Archive for December, 2019

‘Epistēmē’ is the second record from Bulgarian black metallers Dimholt, and it came out at the backend of October this year, through the band’s Bandcamp page. If I was to say that you can tell immediately that this is Eastern European black metal, I think you can guess what it sound like?

‘Death Comes First’ roars from the gate, spraying the band’s obvious early Behemoth influences everywhere, but Dimholt do not just follow in the footsteps of the dark Polish gods. Full of interesting riff patterns, atonal melodies and a savage snarl, ‘Epistēmē’ is a glorious example of modern black metal. Each song is soaked in a blackened majesty, from the regal ‘Into Darker Serenity’ through the fire breathing ‘Nether’ to the eerie instant classic ‘The Hollow Men’. This is an album never content to rest on its laurels, instead always becoming something unexpected, something new and viral. Closer ‘Aletheia’ sounds like an animal, straining to be freed, begging to be unleashed upon the world, and I feel like that is a great metaphor for Dimholt themselves.

‘Epistēmē’ is making a very late play for my black metal album of the year; this is simply tremendous stuff. Potent, swirling in black magic and a righteous fury seeps through every barbed riff and rasped howl. Just listen to ‘The Martyr’s Congregation’ and prepare yourself for the sacrifice. Fucking awesome.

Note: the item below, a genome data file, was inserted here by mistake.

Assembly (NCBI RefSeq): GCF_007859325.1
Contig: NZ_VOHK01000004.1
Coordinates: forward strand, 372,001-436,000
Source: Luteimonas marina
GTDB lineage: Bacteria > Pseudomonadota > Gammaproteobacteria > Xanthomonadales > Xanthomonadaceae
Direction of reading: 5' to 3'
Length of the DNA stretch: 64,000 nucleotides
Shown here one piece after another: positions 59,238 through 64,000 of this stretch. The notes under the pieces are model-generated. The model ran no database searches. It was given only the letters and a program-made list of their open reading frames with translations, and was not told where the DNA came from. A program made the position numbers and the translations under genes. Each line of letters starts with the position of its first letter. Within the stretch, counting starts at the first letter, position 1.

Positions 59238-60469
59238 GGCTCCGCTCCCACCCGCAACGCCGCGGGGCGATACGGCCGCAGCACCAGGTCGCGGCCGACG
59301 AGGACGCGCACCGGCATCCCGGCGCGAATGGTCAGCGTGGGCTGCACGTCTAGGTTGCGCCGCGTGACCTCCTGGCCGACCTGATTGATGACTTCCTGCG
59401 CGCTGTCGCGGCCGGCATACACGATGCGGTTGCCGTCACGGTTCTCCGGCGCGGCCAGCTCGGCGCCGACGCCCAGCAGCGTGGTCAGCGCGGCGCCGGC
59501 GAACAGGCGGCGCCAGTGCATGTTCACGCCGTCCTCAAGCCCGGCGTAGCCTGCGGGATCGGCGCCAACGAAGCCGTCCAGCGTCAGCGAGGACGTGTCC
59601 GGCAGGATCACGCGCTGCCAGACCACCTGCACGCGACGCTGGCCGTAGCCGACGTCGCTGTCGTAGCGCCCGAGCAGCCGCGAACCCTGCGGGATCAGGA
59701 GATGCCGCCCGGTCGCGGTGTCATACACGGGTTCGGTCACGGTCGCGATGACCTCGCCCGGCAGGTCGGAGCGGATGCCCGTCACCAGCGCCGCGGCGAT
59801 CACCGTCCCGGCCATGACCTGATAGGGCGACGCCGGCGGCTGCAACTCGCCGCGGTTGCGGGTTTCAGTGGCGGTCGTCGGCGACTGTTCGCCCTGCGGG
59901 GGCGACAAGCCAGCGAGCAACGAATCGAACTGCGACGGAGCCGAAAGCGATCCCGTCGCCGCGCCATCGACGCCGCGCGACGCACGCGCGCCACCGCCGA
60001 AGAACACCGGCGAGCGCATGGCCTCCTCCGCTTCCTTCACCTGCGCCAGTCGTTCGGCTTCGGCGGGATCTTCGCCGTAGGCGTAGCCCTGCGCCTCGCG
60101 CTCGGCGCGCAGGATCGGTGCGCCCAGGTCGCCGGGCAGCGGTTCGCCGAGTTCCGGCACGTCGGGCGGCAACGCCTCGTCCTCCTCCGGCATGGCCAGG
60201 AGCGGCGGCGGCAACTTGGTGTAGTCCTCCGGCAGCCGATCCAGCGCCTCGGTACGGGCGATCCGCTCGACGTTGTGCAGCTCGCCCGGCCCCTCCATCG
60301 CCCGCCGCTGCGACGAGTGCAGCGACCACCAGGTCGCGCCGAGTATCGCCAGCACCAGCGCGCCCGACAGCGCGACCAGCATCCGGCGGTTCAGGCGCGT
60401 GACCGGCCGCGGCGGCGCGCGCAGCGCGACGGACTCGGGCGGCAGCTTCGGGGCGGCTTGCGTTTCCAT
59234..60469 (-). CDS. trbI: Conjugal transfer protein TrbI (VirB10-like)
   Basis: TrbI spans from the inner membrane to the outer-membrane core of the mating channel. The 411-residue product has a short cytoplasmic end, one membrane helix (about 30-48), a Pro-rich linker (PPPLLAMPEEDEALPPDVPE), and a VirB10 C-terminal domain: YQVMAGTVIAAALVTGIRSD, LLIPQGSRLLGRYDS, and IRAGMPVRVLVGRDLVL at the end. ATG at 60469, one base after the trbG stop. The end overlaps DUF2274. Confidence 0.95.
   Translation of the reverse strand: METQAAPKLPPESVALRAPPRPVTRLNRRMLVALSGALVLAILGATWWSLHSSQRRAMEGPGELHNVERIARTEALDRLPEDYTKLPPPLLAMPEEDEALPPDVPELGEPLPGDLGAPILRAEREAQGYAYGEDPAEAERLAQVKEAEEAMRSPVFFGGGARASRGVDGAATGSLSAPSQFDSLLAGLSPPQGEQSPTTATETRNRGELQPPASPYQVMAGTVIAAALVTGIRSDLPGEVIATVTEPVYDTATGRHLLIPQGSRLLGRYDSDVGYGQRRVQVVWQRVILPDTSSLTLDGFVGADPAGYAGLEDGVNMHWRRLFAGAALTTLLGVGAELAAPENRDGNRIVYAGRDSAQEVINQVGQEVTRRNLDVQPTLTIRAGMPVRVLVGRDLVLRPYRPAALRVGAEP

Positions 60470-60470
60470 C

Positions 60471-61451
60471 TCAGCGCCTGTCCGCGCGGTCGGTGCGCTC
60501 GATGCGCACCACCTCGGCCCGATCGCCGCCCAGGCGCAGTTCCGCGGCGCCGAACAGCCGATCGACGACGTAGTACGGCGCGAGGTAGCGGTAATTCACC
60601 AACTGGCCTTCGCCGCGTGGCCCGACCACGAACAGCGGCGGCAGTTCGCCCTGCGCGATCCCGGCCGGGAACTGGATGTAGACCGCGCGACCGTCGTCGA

Irillion - Fatanyu

This is the second EP from Venezuelan atmospheric black metallers Irillion, and ‘Fatanyu’ looks to build from 2016’s debut, ‘Egledhron’, It is out now through the band’s Bandcamp.

The opening title track begins bleak and cold, and then descends into hellish growls and raspy guitarwork. Generally, you’ll expect ‘atmospheric’ to mean ghostly or ethereal, but Irillion conjure up choking atmospheres of brimstone and poisonous flames. The pummelling murk of ‘Belzoond’ is equally dark and miasmic, while closer ‘Meneltarma’ does have a little more breathing room but is essentially more of this dense, gurgling darkness. The South Americans have always excelled at new levels of rawness and evil when it comes to extreme music, so this fits in very well with continental greats.

A claggy, suffocating EP that has a lot of potential to put Irillion on the map. The riffs are venomous, the atmosphere is thick and dense and the vocals are like the belch of Satan himself. This is a killer EP and I look forward to more.

Reido - Anātman

Funeral doom from Belarus sounds like something ripe for this cold, bleak time of year and Reido’s ‘Anatman’ is the third record from this band over thirteen years, and thier first in eight. Not prolific, but when you have this type of statement to make, you don’t need to do it quickly. It is out now through Aesthetic Death.

The creepy soundscapes of ‘Deathwave’ build slowly into the ancient crush of ‘The Serpent’s Mission’, a sprawling slow motion dredge of the earth’s darkest and most miserable locales. Churning guitar rumbles under imperious growls, while the moments of tranquility are as oppressive as the heavier parts. ‘Dirt Fills My Mouth’ is like Electric Wizard with all the hazy drugs stripped away; clean, clear and with singular intent. Staggering centrepiece ‘Liminal’ stretches into unfathomable distance, a dry cracked wasteland inhabited by the guttural howl of the wind and the crash of the riff that really feels like a Tom G Warrior guitar tone. After the industrial hum of the title track, ‘Vast Emptiness, No Holiness’ brings us crashing to a earth shuddering end.